Syllabication helps children learn to read and spell difficult words. When a child is stuck on a difficult word, they can use syllabication rules to figure it out.

One activity that helps a child pull apart the syllables in a word is to count them. This can be done by clapping each syllable. You can start by counting (actually clapping) the number of syllables in your child’s own name. Ja-son (clap, clap).  Jon-a-than.  (clap, clap, clap). You can also clap out the days of the week Tues-day, the months of the year, Sep-tem-ber and fun words like cu-cum-ber or Cin-der-el-la.  

If your child is having trouble understanding syllables, try using “chin dropping.” This technique will help your child really “feel” the syllables. Place your hand under your chin. Now, say a multisyllabic word aloud. Every time your chin drops, that is one syllable! 

On this video, our favorite teacher, Miss Renee will show you how to practice syllables with these fun activities:

Phonemic Awareness and Phonological Awareness 

The last step in developing phonological awareness is phonemic awareness. Phonemic awareness means that your child is able to hear and separate the individual sounds in spoken words. For example:

The word bat has 3 sounds – /b/, /a/, /t/.

The word ship also has 3 sounds – /sh/, /i/, /p/

The word last has 4 sounds – /l/, /a/, /s/, /t/

Compare and Match Sounds in Different Words

You can begin building phonemic awareness by asking your child to match the very first sounds in words and then the final sounds.

It is helpful to have a set of cards with pictures of everyday objects (man, boy, girl, cat, dog, house, book, etc.). You can also cut out pictures from magazines and use those.

Begin by asking your child to identify the first sound in a word such as man. Show your child the picture and say, “say man. Good. What is the first sound you hear in the word man. Yes, you hear the mmmm sound.”

Then lay out five or six pictures and ask your child to say the names of each of the pictures and then to group together all the objects that begin with the mmmm sound.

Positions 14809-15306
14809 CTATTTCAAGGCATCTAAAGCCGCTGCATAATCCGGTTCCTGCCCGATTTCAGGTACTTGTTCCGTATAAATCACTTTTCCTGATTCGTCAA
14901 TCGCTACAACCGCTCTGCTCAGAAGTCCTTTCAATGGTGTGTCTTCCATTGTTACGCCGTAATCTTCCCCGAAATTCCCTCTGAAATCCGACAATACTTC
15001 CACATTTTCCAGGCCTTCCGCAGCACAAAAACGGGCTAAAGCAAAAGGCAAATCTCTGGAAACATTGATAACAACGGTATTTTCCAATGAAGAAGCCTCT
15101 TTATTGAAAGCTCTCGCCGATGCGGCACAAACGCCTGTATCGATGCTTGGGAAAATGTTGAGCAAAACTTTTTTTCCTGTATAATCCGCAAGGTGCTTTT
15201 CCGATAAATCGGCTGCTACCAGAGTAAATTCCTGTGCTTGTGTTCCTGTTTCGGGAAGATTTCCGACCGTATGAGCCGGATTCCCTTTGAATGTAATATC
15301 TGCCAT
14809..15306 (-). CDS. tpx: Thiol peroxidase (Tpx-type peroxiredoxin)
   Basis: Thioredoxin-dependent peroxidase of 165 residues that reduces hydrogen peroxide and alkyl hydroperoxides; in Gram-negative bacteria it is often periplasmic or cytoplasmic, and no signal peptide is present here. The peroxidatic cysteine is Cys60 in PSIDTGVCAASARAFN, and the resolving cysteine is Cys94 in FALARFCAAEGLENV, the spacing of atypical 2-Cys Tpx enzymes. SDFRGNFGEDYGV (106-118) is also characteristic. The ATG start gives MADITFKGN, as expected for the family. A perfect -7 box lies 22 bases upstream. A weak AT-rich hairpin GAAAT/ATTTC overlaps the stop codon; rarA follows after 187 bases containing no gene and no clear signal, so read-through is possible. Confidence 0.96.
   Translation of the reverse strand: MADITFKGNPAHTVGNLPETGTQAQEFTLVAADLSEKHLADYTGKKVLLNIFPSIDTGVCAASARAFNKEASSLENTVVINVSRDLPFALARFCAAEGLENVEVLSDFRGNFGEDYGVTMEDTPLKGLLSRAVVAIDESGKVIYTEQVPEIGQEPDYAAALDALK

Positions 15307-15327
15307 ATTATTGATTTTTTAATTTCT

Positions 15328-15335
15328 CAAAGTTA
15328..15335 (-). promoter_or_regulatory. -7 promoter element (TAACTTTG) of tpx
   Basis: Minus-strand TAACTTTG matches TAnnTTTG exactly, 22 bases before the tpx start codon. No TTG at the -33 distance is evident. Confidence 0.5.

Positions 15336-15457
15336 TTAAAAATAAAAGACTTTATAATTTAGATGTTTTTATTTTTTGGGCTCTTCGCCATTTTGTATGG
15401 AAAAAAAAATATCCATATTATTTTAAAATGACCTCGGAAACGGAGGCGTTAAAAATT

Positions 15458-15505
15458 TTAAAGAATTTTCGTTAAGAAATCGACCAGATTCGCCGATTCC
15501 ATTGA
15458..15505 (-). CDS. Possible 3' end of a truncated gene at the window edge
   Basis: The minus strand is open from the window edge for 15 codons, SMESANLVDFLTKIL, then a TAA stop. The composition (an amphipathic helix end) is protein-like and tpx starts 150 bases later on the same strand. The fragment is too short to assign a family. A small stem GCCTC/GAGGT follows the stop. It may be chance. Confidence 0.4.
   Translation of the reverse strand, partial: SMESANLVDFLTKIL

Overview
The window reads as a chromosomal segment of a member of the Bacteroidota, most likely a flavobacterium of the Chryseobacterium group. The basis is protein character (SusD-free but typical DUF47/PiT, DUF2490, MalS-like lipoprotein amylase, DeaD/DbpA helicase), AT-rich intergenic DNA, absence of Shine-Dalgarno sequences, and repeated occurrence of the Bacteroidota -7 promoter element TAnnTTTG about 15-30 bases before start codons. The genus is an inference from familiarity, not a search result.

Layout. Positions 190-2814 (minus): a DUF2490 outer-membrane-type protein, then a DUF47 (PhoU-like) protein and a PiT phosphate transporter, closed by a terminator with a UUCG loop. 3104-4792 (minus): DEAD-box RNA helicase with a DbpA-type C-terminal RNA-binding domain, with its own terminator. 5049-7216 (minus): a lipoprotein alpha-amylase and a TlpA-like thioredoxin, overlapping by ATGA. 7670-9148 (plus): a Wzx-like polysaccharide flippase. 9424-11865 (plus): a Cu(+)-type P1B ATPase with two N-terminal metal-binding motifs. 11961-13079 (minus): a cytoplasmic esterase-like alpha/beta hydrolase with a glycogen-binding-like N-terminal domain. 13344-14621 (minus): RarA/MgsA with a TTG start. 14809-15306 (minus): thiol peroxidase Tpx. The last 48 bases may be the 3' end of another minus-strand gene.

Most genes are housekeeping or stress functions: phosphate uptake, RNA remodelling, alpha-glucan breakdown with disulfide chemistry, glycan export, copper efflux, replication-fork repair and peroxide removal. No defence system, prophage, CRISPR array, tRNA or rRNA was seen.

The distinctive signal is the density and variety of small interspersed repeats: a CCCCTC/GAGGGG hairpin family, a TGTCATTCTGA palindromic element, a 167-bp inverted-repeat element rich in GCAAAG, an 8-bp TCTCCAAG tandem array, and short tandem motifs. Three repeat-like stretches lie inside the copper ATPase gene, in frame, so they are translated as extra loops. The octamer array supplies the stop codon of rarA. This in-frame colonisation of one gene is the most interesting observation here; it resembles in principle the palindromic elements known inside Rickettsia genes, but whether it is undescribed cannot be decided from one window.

You can also lay down 3 pictures and ask your child to name each picture. Then ask, “Can you show me which one of these pictures begins with the mmmm sound?”

You can also go outside on a nature walk and look for as many things as possible that have the mmmm sound.

Once your child is successful at matching beginning sounds, work on ending sounds the same way. “Say the word bat. What is the last sound you hear in the word bat?”

Pulling the Words Apart

Your next step in building phonemic awareness is to help your child pull individual words apart.

You can ask your child to clap for the number of sounds he or she hears in a word. For example, “say the word pat. Clap for each sound you hear in the word pat.”

Your child can also tap on the desk for each sound or use sound tokens. The child listens to a word and then moves the sound token into a box for each sound in the word.

You will want to go slowly with this activity and have your child pull apart relatively simple two and three sound words such as gocat or mop.

I Have a Resource for You!


Thank you for reading my post today. You might also enjoy reading my posts:

How to Teach Letters and Sounds Correctly

How to Teach Beginning Blending in Reading


Please don’t leave without checking out the PRIDE Reading Program. The PRIDE Reading Program is an Orton-Gillingham curriculum that is used by teachers, tutors, and homeschooling parents worldwide with great success.

The PRIDE Reading Program 

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Karina Richland, M.A., is the author of the PRIDE Reading Program, a multisensory Orton-Gillingham reading, writing and comprehension curriculum that is available worldwide for parents, tutors, teachers and homeschoolers of struggling readers. Karina has an extensive background in working with students of all ages and various learning modalities. She has spent many years researching learning differences and differentiated teaching practices. You can reach her by email at or visit the website at